Northern News : January 30th 2013
7 NORTHERN NEWS, JANUARY 30, 2013 NEWS KERIKERI CHIROPRACTIC CLINIC ANNOUNCEMENT Many of you will remember the late Dr Wally Robb who practised in the district for over 30 years. Since his passing more than two years ago the practice has been managed by Dr Gordon King, Dr Robyn King & Dr James Jevons. We are now very pleased to be able to announce that Dr Brian Lonsdale will take over the practice permanently as of February 1st, 2013. Dr Lonsdale, a kiwi orginally from Wellington, graduated from the Canadian Memorial Chiropractic College, as did Drs Gordon and Susan King. He then practiced in Australia before moving to Rotorua where he has been based for the last 10 years. Brian and his wife Jo and their 2 children are keen to establish their lives here in Kerikeri having visited numerous times to visit family and to sail in these lovely waters. The Bay of Islands golf club is also a big attraction. Jo has been a Bay of Plenty representative golfer; Brian is a tidy golfer who at times struggles to keep ahead of his 11 year old son who is mad keen on the sport and whose handicap plummets as he grows. Drs Gordon and Susan King will return to live in Takapuna. Dr Jevons has returned to the UK. Dr Robyn King now has her own practice in the Auckland CBD at: www.aucklandcitychiropractic.co.nz We have thoroughly enjoyed our time here in the winterless north and would like to thank all of our patients for making us welcome and for their loyalty to the Kerikeri Chiropractic Clinic. We are totally confident that Dr Lonsdale will be a valued member of the community, will provide excellent chiropractic healthcare and will give certainty and stability to the practice for many years to come. Dr Gordon King DC 394 Kerikeri Road 09 407 7722 5120768AA Sporting guru sets sights on game Sports planning: Robin McConnell at his Kerikeri home. He's asking if the council does enough in sports planning to allow for special populations and spectators. He sees potential for a sports academy or private training establishment in the Far North that could offer sports qualifications or links with universities to provide partial degree qualifications. By KERI MOLLOY Far North District Council recognises that sport and recreation have significant potential to contribute to the social and economic wellbeing of Far North communities. Its policy is to encourage the use and development of recreational assets and it believes that all people have the right to participate in recreation and sport regardless of age, ability, discretionary income, ethnicity, gender and geographical location. ''Council however has limited resources and therefore must manage those resources to ensure equity, efficiency, and effectiveness.'' According to its policy statement it aims to work collaboratively with other partners such as Sport Northland, the Department of Conservation and, community sport or recreational groups to 'identify, develop and promote the use of recreational assets, ensuring that recreation and sport decision making is based on effective and on- going consultation with the Far North community, recreation and sport participants and service providers.' Its policy also lists research, to be taken into account in planning and provision of facilities and programmes, designed to enhance the district's unique character and environment. ''There is a clear and established link between recreational activity and community well-being. For these benefits to be captured, however, there is a need for organisations to act as provider, funders and advocates. Council is in a strong position to work with other partners to fulfil this role. In many cases, if the public sector does not fulfil these roles, no one else will.'' The Sport and Recreation Policy was adopted in 2004. At that time Council had stewardship of over 500 hectares of public land, through the community services contract it maintains 228 hectares of public space, 124 playgrounds and three skateboard parks. Beyond the areas actively maintained there are large areas held by council to reserve bio-diversity, water catchment areas and access to waterways. Council contracts out the management of the Kaitaia, Kawakawa and Kerikeri swimming pools. It also administers 22 leases with sports clubs, 30 leases for a variety of community spaces and seven grazing licences. COUNCIL POLICY EDUCATOR AND AUTHOR After a background in education, he was appointed as an inspector of schools. Moving into academia, Robin McConnell was New Zealand's first professor of sport. His doctorate on elite team leadership was based upon four years with the All Blacks and led to his book Inside the All Blacks. He works internationally as a consultant on leadership and team development with a range of business, sport and public service bodies. He has written several books, including Laurie Mains [co authored], Iceman: The Michael Jones story, Nothing is as Physical as a Poem, Taua of Kareponia -- Leader From the North and The Successful Coach. Robin McConnell of Kerikeri has an international reputation in the field of sport and a vibrant vision of how the Far North could do more to capitalise on what most people love -- sport. For some time he has tried to alert the Far North District Coun- cil that they might do more in terms of planning and strategy. A letter sent to the Far North District Council in June 2008 received a brief reply to state a full reply would be sent, but he is still waiting after four years. His point is that council should take the lead in planning for sport and do more to set a clear vision, outline its goals, set down its plans and explain what it considers sport and what it considers recreation. Policy and the implementation of it for the elderly is one example of consideration for inclusion, he says. Sport is good for the community and there's a sport for everyone, he says. Participation in sport reduces the demand on government agen- cies and resources. What we could do better is adapt sport for our population and ensure access to it. We need more activities like petanque or Golden Oldies cricket, for example.'' If the council is serious about an integrated policy, he suggests young people might get involved in surveying senior citizens to estab- lish what physical activity they would like. He would like relevant bodies to explore the idea of a residential Bay of Islands sports academy. He says such a facility could serve overseas students, and students of New Zealand univer- sities that might be quite happy to have an outpost in the Far North. I wrote to Northtec but I had no answer from them either,'' he says. Then there's the issue of sport in prisons which he knows a lot about. Dr McConnell has carried out major research on sport in prisoner of war camps. The same principles apply in jails for inmate wellbeing and poss- ible rehabilitation . Sport in confinement, including understanding of coaching, can help make men better fathers and gives them something that can be aspired to that will help integrate them into society better.'' Why is New Zealand so focussed on sport above other endeavours? We've done well as a small nation and then it feeds on itself through the media. As a past school principal I do think that more can be done by tea- chers to excite children about other spheres of schooling such as finding and communicating a lasting joy and excitement in other fields. We should value and appreciate our poets and musicians as much as [we] do sports people.'' As an award winning teacher Dr McConnell says we don't do enough to help our kids dream'', to help our university students dream''. We should encourage them to work back from their dream rather than the other way around, he says. Dr McConnell's academic career has been dedicated to sport leader- ship. His other interests are poetry and music, and he has written a volume of poetry called Nothing is as Physical as a Poem. Hospital visitors will have to pay People visiting Whangarei Hos- pital will have to pay for parking. Northland District Health Board chief executive Nick Chamberlain says it is envisaged that paid car parking at Whangarei Hospital will start late this year. Staff will continue to have access to some free car parking, in a designated area, with appropri- ate safe walkways to the campus. A new roading system will be implemented. This will reduce traffic conges- tion across the campus and lead- ing on to main roads. While introducing paid park- ing may not be a popular decision, it is one that needs to be made. Revenue from paid car parking will help fund the additional car parks and roading changes,'' Dr Chamberlain says. It will also allow us to save our very scarce capital funds for improving and renewing our clini- cal buildings and develop clinical services in an increasingly tight fiscal environment''. The board invites feedback on this email address: consultation @northlanddhb.org.nz.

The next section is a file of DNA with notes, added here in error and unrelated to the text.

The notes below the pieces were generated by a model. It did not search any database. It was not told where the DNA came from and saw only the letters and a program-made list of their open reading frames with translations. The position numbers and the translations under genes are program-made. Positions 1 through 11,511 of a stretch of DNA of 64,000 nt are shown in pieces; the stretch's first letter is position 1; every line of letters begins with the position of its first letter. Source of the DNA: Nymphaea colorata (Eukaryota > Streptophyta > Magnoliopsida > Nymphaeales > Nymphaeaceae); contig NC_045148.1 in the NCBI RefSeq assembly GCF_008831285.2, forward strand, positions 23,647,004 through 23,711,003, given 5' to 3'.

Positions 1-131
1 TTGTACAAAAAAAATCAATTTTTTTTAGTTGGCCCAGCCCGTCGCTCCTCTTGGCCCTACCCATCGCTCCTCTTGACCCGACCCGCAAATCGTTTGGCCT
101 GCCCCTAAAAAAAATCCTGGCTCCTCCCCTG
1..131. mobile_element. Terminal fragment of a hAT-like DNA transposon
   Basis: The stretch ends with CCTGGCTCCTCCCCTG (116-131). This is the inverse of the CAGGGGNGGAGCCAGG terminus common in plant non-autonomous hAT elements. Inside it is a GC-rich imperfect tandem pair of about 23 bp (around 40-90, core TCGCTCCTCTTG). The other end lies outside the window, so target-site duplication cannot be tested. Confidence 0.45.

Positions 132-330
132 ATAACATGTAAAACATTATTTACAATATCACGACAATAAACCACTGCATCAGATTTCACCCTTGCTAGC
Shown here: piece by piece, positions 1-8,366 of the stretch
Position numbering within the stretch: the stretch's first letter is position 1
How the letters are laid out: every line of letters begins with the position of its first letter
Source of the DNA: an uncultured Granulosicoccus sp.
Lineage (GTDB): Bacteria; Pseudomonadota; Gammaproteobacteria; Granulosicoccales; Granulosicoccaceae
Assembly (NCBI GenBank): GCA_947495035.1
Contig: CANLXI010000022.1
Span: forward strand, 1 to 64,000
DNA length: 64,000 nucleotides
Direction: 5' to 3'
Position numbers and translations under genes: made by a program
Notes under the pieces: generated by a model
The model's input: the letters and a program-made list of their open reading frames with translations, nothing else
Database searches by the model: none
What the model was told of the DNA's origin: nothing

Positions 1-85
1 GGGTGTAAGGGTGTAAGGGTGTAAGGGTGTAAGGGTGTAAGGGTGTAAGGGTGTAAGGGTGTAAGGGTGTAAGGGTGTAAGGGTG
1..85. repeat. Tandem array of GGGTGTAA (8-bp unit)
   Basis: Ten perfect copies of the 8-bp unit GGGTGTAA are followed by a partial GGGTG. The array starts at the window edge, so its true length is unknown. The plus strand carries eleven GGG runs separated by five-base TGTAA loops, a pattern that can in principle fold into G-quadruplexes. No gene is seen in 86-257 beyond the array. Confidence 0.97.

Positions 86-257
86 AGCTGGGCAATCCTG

January 23rd 2013
February 6th 2013